Wayne LaPierre’s Controversial Boston Comments: Fair or Foul? (VIDEO)

It really boils down to a simple question: If there is a terrorist on the loose, do you want a firearm to protect yourself, your family and your property?  

This was the essential rhetorical argument behind National Rifle Association Executive Vice President Wayne LaPierre’s controversial remarks at the 2013 NRA Convention in Houston, Texas, when he linked gun ownership and the battle over gun control to the April 15 Boston Marathon bombings and the subsequent gunfight that ensued between Watertown police and the two terrorist suspects.

“Imagine living in a large metro area where lawful firearms ownership is heavily regulated and discouraged,” LaPierre began. “Imagine waking up to a phone call from the police, warning that a terrorist event is occurring outside and ordering you to stay inside your home.”

“I’m talking, of course, about Boston, where residents were imprisoned behind the locked doors of their homes, a terrorist with bombs and guns just outside,” he continued.  “Frightened citizens, sheltered in place, with no means to defend themselves or their families from whatever may come crashing through the door.”

“How many Bostonians wished they had a gun two weeks ago?” he asked. “How many other Americans now ponder that life-or-death question?”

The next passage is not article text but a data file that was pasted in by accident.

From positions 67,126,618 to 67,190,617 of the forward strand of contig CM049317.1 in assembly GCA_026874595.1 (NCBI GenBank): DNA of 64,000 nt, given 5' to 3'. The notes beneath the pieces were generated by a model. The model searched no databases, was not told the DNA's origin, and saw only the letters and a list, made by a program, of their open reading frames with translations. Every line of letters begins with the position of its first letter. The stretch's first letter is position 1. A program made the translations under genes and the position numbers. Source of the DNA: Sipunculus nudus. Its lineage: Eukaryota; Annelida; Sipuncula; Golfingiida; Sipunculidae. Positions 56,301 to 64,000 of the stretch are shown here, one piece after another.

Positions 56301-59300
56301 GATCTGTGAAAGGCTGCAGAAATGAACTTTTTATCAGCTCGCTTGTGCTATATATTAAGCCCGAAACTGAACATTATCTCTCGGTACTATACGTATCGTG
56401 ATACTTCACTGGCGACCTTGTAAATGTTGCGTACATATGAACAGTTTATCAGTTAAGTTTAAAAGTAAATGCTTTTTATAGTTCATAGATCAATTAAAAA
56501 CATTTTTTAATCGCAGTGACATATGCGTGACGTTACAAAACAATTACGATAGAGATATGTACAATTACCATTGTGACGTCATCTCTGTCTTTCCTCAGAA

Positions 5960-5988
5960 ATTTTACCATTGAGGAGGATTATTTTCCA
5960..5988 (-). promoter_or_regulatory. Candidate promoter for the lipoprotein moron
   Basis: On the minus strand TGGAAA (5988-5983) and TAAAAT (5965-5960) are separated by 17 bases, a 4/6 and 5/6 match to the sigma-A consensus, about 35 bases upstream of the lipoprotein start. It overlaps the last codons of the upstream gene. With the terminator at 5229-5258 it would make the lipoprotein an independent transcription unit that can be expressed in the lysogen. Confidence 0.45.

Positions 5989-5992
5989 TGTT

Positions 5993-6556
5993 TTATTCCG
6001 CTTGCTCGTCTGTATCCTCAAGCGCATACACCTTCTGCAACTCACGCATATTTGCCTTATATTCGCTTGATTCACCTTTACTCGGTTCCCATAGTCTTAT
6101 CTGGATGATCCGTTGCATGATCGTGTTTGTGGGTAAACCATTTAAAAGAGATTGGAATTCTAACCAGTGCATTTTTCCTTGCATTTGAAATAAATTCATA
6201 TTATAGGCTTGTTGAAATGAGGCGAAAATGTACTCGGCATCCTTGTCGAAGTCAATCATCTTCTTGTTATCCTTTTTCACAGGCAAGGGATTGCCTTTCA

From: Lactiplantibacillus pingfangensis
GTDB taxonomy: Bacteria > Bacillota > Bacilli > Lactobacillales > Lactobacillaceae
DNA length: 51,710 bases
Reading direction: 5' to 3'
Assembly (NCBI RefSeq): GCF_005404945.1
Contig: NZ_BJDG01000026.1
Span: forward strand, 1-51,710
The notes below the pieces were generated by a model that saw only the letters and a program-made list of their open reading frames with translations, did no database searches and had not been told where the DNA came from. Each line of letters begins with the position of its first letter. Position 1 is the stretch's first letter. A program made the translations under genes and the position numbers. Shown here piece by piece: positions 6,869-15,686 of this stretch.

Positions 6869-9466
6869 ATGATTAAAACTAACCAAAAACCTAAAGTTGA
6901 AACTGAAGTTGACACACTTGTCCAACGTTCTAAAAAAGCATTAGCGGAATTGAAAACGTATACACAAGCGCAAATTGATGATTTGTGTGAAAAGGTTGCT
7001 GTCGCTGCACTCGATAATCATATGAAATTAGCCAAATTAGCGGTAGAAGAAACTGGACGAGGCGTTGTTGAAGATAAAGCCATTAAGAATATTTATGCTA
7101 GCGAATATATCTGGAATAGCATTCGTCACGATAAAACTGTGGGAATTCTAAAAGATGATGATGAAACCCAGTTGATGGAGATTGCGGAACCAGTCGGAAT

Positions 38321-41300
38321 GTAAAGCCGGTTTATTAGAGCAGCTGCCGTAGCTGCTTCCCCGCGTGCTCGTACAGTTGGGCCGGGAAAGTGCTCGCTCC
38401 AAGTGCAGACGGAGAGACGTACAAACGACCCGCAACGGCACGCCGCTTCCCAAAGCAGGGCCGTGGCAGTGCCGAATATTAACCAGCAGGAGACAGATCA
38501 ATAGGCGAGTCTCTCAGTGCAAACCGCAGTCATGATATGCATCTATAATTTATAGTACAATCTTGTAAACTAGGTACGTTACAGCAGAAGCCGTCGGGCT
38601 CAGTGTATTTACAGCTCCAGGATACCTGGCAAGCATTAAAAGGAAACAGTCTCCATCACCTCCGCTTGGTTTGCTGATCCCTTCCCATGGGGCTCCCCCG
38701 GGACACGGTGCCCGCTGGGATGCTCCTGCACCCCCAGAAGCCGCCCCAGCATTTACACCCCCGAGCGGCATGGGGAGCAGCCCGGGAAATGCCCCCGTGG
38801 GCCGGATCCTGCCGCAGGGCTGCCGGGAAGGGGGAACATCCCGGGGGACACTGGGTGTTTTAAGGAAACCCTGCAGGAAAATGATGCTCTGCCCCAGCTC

While many gun owners at the convention saw these as reasonable questions to ask in the wake of a terrible tragedy, at least one pundit in the mainstream media viewed it as “exploiting” the situation to pander to a “reality-challenged” audience.

“Yeah, Wayne LaPierre went there,” MSNBC’s Lawrence O’Donnell said. “And the answer is: none of the Bostonians I talked to wished they had a gun … Guns would not have done anyone any good at any time in that story in Boston and we know it.”

“Wayne [LaPierre] doesn’t care about or even know the facts of the Boston case, so he probably doesn’t know that the first person that the bombers encountered after the bombing had a gun,” O’Donnell continued. “That was MIT police officer Sean Collier. He was assassinated by Tamerlan Tsarnaev. Officer Collier never had a chance to use his gun.”

As the Huffington Post noted, local police believed that Collier was killed because the Boston suspects wanted another gun. Investigators believed that they were unable to obtain the firearm because Collier’s holster had a lock.

Toward the end of the video, O’Donnell said, “We don’t know yet exactly how Tamerlan Tsarnaev got the gun used to assassinate Officer Sean Collier and to wound Officer Richard Donohue. But we do know that getting that gun was made easier — much, much easier — by the life’s work of Wayne LaPierre.”

So, were LaPierre’s comments fair or foul?  Or was O’Donnell correct in his analysis of the situation?

Remove all the politics and the emotional association one may have with the Marathon bombings and one is left with a fundamental question: Is one ultimately responsible for his/her own safety?

How one answers this question likely depends upon how one sees the role of government in a free society.  Folks like O’Donnell seem to believe that government should be the first and last line of defense against evildoers, whereas gun owners like LaPierre believe that the government cannot protect its people at all times in all places.

Sure, guns are not a panaca for criminals.  Just because one owns or carries a firearm does not mean that he/she is impervious to a sudden assault or a violent attack.  At the same time, if one finds himself or herself in a life-threatening situation against an armed assailant, would he/she be better off with or without a firearm?

In the vast majority of instances, the answer to this question seems to be quite obvious.

Your thoughts?